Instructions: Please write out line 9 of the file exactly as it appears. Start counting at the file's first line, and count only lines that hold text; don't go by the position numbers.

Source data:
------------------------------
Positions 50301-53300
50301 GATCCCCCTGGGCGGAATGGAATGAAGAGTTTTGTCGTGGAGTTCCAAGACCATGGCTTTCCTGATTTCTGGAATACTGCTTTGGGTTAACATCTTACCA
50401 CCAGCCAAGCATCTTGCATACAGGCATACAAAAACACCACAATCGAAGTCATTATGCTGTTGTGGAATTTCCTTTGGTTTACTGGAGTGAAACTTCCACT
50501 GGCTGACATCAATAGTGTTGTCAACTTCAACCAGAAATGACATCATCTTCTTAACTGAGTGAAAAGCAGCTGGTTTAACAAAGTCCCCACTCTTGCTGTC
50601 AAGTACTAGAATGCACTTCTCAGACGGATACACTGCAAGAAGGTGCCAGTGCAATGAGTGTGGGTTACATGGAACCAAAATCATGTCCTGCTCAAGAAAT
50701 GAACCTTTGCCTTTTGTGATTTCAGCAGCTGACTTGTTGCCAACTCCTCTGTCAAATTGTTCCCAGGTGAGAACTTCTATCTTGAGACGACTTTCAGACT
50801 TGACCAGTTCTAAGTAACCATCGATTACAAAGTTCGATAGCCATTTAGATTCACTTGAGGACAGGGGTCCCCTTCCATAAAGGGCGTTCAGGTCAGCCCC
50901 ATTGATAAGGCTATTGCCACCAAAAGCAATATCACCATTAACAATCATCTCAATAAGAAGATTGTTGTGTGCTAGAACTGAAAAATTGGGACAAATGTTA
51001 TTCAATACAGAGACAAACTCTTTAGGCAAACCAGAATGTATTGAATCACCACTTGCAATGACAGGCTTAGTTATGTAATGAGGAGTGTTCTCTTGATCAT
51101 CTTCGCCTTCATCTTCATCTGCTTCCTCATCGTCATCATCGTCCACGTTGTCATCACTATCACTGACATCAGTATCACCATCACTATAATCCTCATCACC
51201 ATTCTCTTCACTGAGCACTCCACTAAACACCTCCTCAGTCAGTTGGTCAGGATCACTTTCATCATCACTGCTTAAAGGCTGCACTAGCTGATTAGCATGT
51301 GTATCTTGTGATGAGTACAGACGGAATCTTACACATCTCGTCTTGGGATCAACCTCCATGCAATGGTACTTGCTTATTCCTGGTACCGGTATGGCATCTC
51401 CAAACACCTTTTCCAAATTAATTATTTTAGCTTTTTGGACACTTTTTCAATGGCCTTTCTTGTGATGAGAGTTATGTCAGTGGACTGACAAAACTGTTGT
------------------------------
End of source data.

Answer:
51001 TTCAATACAGAGACAAACTCTTTAGGCAAACCAGAATGTATTGAATCACCACTTGCAATGACAGGCTTAGTTATGTAATGAGGAGTGTTCTCTTGATCAT